We headed through Topeka to the fuel stop which was paid for the VFW national headquarters, and we thank you very much. Fuel on the RUN is often paid for by others which allows many to go on the RUN that otherwise would not be able to make it, so thank You.
We headed straight east down I70 to Concordia Mo. And arrived to a wonderful meal and presentations. A high light for many were the two WWII Vets that were present. They are Melvin Rehkop, 99, sitting, and Mel Bockelman, 90. Melvin shared with me that he was a young farm boy when he went to war and that 90% of all the soldiers in his community were farm boys and that their stride when walking was longer than most of the other men and they had to teach the farm boys to take smaller or shorter steps in order to march with the others. An interesting side note “coincidence” develop. Yesterday at JC I met two men from Dutch or Holland, actually I had met Maarten van Lunenburg in 2013 (?) when he was by himself and now his brother, Bas van Lunenburg, (on left) is here with him. They very much wanted to meet the WWII men as the soldiers had liberated Belgim during WWII.
Unfortunately I am out of time and I have much to post. I will get to the many posts when I can and if I don’t get them done before the end of the RUN days I will continue to post in the days after. Thanks much and I will talk with you tomorrow. Whats ahead, Road Guards, platoon leaders, many coincidental conversations that I must share as they are so interesting. Please be patient and I will do my best to get them out this week or maybe next.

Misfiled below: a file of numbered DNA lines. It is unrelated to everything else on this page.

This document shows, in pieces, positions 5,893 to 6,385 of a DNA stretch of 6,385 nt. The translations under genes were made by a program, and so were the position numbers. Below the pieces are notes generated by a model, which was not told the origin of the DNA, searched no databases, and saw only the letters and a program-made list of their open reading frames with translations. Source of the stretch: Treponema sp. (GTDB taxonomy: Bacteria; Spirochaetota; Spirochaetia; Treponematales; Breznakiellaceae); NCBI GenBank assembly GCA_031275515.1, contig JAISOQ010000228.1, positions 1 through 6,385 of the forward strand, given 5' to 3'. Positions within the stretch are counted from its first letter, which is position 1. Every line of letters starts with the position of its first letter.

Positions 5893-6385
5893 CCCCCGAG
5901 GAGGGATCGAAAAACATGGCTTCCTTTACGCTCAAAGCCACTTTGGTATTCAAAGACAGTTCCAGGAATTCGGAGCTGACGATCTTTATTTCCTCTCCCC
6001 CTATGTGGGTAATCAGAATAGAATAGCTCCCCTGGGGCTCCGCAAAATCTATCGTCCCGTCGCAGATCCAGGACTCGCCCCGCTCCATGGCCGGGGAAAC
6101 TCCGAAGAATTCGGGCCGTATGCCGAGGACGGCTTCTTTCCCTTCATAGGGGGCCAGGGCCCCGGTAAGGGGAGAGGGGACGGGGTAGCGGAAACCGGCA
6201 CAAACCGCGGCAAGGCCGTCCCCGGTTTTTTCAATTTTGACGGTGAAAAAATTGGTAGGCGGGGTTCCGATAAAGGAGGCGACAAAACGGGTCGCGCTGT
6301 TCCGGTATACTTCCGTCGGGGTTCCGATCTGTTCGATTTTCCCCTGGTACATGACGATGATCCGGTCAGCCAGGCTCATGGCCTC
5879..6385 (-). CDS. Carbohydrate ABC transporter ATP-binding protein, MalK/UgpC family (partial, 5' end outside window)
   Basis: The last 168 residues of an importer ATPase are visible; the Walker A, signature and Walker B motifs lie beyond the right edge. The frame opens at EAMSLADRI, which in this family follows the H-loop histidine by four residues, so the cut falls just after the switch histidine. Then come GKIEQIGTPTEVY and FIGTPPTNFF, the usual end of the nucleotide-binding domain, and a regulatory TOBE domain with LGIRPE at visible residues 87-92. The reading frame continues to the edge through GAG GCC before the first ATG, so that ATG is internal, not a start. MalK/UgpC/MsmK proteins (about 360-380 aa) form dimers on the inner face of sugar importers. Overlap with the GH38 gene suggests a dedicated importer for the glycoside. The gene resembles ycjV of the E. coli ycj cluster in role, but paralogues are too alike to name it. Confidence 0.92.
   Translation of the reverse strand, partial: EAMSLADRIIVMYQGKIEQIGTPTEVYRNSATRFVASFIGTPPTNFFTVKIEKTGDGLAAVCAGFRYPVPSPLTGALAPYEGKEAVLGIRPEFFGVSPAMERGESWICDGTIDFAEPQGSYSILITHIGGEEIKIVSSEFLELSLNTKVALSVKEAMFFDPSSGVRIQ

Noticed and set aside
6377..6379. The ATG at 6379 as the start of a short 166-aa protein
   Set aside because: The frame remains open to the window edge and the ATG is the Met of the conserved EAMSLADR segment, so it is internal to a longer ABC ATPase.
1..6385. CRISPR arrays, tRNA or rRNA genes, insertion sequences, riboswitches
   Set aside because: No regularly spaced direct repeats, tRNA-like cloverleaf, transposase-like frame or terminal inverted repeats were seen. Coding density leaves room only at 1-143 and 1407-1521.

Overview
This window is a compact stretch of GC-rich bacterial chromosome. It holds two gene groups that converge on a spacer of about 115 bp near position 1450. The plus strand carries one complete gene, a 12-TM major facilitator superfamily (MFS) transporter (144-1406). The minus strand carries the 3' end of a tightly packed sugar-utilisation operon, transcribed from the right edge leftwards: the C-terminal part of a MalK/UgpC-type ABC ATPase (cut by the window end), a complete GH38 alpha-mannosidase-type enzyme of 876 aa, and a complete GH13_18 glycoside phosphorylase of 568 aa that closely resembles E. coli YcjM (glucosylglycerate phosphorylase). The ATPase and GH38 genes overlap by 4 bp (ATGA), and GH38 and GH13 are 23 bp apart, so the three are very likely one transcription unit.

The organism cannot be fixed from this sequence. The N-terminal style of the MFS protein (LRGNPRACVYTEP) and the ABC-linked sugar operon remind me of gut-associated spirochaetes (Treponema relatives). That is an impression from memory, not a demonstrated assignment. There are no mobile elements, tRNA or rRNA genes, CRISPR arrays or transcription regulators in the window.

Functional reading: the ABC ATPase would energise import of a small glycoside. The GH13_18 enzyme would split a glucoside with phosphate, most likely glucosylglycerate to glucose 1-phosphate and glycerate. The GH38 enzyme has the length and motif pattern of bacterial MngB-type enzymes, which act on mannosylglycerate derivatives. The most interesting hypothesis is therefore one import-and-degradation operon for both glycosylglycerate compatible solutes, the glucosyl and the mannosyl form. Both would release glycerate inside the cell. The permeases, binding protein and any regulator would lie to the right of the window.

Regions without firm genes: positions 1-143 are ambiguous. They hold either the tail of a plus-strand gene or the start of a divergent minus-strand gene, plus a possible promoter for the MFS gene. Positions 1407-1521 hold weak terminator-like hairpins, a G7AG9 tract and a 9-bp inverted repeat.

Day 5, Goodland Kansas to Junction City Kansas, 5/20/18
We will have to wait a day or two for the Road Guard report, only so many hours in a day and many to try to track down.
Oh so very much to cover today so please read fast as I try to type fast. This was a very special day as most of them are but this one seems to be special to a lot of the riders. Maybe it is because of the long sleepy road to get here, maybe because of all the flags that are placed everywhere, maybe because they treat us so very special, maybe it is because they presented all the Vietnam Vets a special pin of thanks. I suppose it is different for each, but it became emotional for most of us when we came up to all the people and the man, many flags. Most of us were really touched by the outpouring of love and appreciation for the riders and or Vets. So appreciated, thanks very much for making it happen.